The land is neither prison nor palace, but a decent home.
(Morris 1984: 96)
Property law today is a tapestry of concepts of possession, ownership and title. Its threads are of different lengths and colours and some of the images it embroiders are fading with time. It is not adequate to an understanding of law to approach these central concepts believing they come from nowhere. The vocabulary and discourse of property does not transcend place and culture; it is not universal. Law has origins in time and in place. Property law is spoken of today in abstract terms. Property theorists have even contended that property is an illusion. In such an illusory relationship, how real can ‘real property’ be? What is the proper place for it? We are at a distance today from the time and place of origin of our contemporary property law, but we must interrogate the conditions of this history and geography to adequately grasp whether these conditions sufficiently reside here and now to warrant the residue of this past in our words today. Because we ‘cannot be concerned with the law, or with the law of laws, either at close range or at a distance without asking where it has its place and whence it comes’ (Derrida 1992a: 191).
Thomas Kuhn argued that paradigms succeed because they are simultaneously ideological and practical, that is, they are able to make sense of the world and they are physically possible. In Kuhn’s theory, a paradigm reaches crisis not only because other ideas or frameworks of meaning seem more plausible than the current paradigm, but because other practices seem more viable. The crisis of one paradigm and the ‘shift’ to another are, to Kuhn, not instances of progress, but a matter of adaptation. A paradigm is not part of the imagined teleological movement from the primitive to the civilised, a process of perfection (Kuhn 1996: 170–171). Rather a paradigm is a function of time and place; it succeeds only within particular cultural and natural conditions. Importantly, Kuhn makes this point by reference to Darwin’s theory of evolution, which he says:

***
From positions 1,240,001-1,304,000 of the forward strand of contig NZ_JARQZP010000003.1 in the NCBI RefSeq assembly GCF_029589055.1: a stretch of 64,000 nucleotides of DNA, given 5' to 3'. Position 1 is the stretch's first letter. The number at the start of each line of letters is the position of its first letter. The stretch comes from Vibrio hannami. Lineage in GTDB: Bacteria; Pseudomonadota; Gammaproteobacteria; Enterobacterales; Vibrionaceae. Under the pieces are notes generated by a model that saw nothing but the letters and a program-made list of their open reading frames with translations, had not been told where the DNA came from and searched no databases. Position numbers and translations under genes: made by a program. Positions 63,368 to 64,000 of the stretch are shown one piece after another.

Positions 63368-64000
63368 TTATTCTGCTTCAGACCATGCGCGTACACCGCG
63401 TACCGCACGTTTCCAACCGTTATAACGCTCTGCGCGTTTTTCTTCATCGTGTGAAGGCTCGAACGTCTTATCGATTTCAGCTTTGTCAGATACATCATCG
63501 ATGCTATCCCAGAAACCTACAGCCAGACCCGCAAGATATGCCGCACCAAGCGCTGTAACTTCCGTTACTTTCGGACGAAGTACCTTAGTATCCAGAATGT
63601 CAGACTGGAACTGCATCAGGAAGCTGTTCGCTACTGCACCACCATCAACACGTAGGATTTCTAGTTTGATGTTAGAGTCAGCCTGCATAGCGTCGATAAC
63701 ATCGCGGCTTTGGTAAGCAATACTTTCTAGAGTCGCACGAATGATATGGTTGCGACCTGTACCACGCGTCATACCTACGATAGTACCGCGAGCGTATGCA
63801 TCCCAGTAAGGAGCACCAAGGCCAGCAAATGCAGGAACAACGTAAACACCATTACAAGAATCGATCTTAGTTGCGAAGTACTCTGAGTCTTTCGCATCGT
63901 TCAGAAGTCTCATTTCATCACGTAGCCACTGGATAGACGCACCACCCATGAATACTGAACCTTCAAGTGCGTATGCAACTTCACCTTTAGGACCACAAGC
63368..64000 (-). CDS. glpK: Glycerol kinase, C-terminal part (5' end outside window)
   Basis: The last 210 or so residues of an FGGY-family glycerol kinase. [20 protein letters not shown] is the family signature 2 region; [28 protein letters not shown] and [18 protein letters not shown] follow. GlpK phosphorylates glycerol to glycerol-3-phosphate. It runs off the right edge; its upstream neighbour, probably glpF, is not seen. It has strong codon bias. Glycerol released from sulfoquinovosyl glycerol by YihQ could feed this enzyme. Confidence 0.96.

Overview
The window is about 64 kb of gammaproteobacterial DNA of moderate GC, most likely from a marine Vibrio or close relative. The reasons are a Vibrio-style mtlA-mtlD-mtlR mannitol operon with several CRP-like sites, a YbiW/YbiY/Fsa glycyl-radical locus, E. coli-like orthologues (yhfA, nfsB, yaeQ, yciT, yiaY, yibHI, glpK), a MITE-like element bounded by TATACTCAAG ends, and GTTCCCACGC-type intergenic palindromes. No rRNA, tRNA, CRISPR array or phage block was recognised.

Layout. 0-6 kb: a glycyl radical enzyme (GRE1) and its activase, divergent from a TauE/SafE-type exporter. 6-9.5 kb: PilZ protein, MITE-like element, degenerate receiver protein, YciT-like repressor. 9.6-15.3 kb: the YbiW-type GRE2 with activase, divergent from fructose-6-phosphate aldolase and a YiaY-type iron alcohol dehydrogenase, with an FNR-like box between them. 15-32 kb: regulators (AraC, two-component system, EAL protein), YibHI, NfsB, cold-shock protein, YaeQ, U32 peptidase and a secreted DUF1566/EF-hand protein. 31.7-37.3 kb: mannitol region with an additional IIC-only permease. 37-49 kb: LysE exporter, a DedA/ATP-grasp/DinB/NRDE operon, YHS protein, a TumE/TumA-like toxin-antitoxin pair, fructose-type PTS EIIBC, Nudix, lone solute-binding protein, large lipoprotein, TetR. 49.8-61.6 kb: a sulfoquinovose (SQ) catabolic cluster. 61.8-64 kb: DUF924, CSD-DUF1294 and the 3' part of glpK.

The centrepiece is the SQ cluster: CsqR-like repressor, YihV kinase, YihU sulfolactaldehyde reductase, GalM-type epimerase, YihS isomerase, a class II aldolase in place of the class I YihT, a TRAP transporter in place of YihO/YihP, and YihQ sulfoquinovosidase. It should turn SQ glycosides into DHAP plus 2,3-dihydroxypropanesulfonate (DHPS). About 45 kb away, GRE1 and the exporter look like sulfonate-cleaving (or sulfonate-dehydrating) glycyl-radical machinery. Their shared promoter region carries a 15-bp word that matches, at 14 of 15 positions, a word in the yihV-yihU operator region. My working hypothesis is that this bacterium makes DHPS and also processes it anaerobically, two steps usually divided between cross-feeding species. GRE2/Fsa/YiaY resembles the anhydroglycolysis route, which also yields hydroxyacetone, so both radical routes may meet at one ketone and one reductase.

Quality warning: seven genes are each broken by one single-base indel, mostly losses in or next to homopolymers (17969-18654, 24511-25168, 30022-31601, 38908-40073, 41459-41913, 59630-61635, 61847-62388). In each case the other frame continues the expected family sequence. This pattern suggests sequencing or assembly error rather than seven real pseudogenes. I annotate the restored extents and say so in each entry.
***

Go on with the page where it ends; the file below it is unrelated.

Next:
[R]ecognised no goal set either by God or by nature. Instead, natural selection, operating in the given environment and with the actual organisms presently at hand, was responsible for the gradual but steady emergence of more elaborate, further articulated, and vastly more specialised organisms.
Following the metaphor of evolution, Kuhn argues that paradigms result, like organisms in any given environment, ‘from mere competition … for survival’. It is difficult to accept that change and development are not part of a progress toward a specific goal because we are more familiar with the notion of telos than with the notion of habitus. Kuhn concludes that it is important to regard the specialisation and development of ideas not as paths to truths or predetermined goals, but as products of particular historic and geographic circumstances.